12 pieces of advice from the frontline of “Startup-ing”

Enter with eyes wide open when you create a startup.

This isn’t something I’ve heard. This is something I’ve lived.

  1. Ideas are worthless. Execute. No one wants to sign your NDA. No one cares that you think your idea is so special. Guess what? Any VC or well connected person in Silicon Valley will know 10 other people with the same idea, some of whom will be working on it. Talk to people. Get feedback. Improve your idea. Most importantly make it happen. That is where the value is – execute. “Vision without execution is just hallucination” Henry Ford knew what was up.

*I know a ridiculous number of people in SV. I have heard your idea 10x before. I am not even a VC being pitched 3000 times a year.

2) Define founder roles clearly. Make sure the founders have complimentary but different skill sets. If you are both strong in the exact same area but have no one with skills in others, your weaknesses will be an even greater hurdle to overcome. You also need to have people involved who do not want to do each others jobs and who you can trust will get the job done. You won’t always know how to do everything but you need to cover a broad range of bases and reduce areas of friction. Also make sure everyone actually has skills. Unless you are a business development or sales business, you most likely only need people who can actually contribute to the product.

3) Hustle. I’ve watched several friends have an idea that was not taking off but seemed like it was interesting. They hit a hard point and stopped. Several months later several other startups pretty much came out with the same product idea and all got funded. I don’t think the later products were better but the teams had more push to do whatever it takes to make it happen. You have got to have push in this world. One of your team members better know how to do the hustle.

4) Ship It. There is no such thing as perfection. Holding back and waiting too long can prevent you from learning very valuable information about your product and the market. There is rarely a tech product that is “done.” If it is “done” it is probably a one time use service or obsolete. Ship it. Rinse and repeat.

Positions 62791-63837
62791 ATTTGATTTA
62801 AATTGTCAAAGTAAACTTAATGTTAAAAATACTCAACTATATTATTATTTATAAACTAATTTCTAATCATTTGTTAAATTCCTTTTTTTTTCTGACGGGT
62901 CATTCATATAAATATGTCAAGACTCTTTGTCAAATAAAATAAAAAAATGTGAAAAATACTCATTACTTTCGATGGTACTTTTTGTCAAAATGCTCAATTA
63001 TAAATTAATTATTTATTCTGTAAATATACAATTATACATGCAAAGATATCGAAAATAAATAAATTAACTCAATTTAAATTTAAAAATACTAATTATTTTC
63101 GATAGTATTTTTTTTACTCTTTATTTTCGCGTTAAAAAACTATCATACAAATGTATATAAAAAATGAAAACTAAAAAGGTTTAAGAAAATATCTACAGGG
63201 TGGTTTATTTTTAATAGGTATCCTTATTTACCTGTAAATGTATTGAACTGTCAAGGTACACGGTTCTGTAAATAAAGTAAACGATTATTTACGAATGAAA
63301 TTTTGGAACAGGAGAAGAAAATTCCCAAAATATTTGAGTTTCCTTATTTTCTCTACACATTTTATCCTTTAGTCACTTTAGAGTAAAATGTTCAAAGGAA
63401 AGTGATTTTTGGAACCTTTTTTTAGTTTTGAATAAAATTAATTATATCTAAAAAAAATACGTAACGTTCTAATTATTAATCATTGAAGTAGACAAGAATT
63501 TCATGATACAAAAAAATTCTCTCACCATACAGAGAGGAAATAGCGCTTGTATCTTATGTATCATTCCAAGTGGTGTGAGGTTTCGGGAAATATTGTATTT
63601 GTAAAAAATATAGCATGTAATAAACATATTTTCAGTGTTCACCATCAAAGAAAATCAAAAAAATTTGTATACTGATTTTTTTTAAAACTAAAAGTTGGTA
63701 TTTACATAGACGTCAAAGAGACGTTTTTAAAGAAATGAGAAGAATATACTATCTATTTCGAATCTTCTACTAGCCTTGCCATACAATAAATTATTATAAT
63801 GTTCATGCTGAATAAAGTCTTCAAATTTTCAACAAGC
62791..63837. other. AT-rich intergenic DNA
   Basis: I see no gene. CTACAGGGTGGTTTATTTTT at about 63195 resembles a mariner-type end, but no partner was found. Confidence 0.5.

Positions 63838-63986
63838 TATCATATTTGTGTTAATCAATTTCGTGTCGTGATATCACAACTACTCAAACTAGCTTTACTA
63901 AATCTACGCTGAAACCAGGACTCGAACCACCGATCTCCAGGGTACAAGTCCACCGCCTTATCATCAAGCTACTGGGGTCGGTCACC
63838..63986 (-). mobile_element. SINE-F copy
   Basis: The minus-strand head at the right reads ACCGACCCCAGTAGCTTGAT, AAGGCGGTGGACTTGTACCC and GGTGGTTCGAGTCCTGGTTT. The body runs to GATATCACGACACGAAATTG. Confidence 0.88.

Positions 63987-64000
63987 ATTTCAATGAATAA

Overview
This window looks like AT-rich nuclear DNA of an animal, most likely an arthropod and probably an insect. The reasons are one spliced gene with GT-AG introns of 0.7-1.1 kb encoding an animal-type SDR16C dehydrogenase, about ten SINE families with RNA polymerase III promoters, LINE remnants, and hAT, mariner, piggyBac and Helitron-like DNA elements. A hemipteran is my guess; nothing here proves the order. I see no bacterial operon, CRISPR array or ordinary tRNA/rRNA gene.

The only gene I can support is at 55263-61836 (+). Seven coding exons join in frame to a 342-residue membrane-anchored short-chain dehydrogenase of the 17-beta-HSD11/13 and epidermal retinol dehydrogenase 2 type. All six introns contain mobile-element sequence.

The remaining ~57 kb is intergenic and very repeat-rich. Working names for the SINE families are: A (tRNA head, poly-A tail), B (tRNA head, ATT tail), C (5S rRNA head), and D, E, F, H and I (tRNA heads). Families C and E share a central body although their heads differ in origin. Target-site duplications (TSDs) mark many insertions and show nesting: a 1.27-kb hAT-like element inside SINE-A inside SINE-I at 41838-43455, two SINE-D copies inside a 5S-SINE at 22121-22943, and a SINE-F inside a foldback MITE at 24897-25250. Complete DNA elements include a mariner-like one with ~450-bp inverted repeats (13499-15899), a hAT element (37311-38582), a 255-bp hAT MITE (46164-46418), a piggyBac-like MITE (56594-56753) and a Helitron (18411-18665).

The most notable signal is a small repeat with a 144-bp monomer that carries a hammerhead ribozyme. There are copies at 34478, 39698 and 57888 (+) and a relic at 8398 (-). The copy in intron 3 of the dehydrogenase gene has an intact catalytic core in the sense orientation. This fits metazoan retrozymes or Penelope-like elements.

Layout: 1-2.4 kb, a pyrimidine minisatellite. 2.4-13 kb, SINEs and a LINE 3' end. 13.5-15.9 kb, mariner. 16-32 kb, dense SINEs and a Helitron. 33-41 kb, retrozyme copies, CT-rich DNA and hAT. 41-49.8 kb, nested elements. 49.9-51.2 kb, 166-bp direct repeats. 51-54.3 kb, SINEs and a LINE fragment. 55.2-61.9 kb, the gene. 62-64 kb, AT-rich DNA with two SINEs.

*I’ve built in a vaccuum and I’ve built products with users testing from week 1. What people do and what they say they want is different. You want to observe rather than listen as fast as possible.

5) Problem Solve. You will never have all the answers or know how to do everything that needs to be done to get your startup off the ground. The ability to identify problems and solve them quickly is at the core of creating a company from scratch. Starting a company is like being on the island in Survivor. You have to be consistently resourceful to make things happen. Part of solving problems is being honest and open to criticism and taking it less personally. It’s also a great opportunity to practice the art of constructive criticism.

6) Practice self-compassion and be very honest with yourself. Creating something from scratch is challenging. Have compassion for where you are at, the imperfections that happen, the ups and the downs and the people around you. To succeed you need to be ruthlessly honest about your strengths and weaknesses. They will come out in both the good and bad direction so the more aware you are of this the more you can set yourself up for success.

7) Have vision. People will ask you about x, y, z competitor etc. You are the only one with the power to know where you are sailing your ship. You never will understand why something is working or not if you are only copying nor will you have direction. Be the real thing. This does not mean close yourself to the world and don’t learn from others: this means know where you are going.

8) Ask for advice. You will not know all the answers. Ask your friends, your network, and people you respect for their advice. You are not alone. People will help if they can. That said I always take the time to try to help others if I can. We are all here to help the whole human race move and excel. I guarantee it someone in the world has dealt with a variation of your problem. It won’t be your exact issue but your problems are not quite as unique as you think they are. That said – advice is advice and not meant to be the solution.

9) This is a marathon not a sprint. Work hard and constantly but consistently. A company takes time to build. If you are pulling all nighters constantly and run down you are setting yourself for worse output overall.

10) Persist. It takes time. Things are never as good as they seem. Things are never as bad as they seem. Just do it and keep moving.

11) Enjoy the journey. This Miley Cyrus song came to mind when I was writing this article because so few startups make it – you better be in it for the win but you better also be in it for the climb. There is only a myth of the overnight success propogated by the press to feed into people’s fantasies. There is overnight awareness. There is usually years of work behind that. And don’t take yourself too seriously. I can illustrate with Miley Cyrus. The point is to be accessible, real and get the job done. I am enjoying my journey :-)

The Climb (I guess Medium does not allow you to embed videos) http://youtu.be/NG2zyeVRcbs

12) GO FOR THE WIN. There is no such thing as being partly in this game. If you’re not all in, you aren’t even on the playing field. There is no such thing as a company started on the side with people working on it part time and continuing to do it part time and that somehow blew up to be worth a billion dollars. (You can code an app like SnapChat at college but when things are blowing up you can’t be on the sidelines.) Show me the company that was part-time and I will show you a mirage.

*added in explantions for how I’ve learned lessons per request. Some explanations I have saved for individual blogs.

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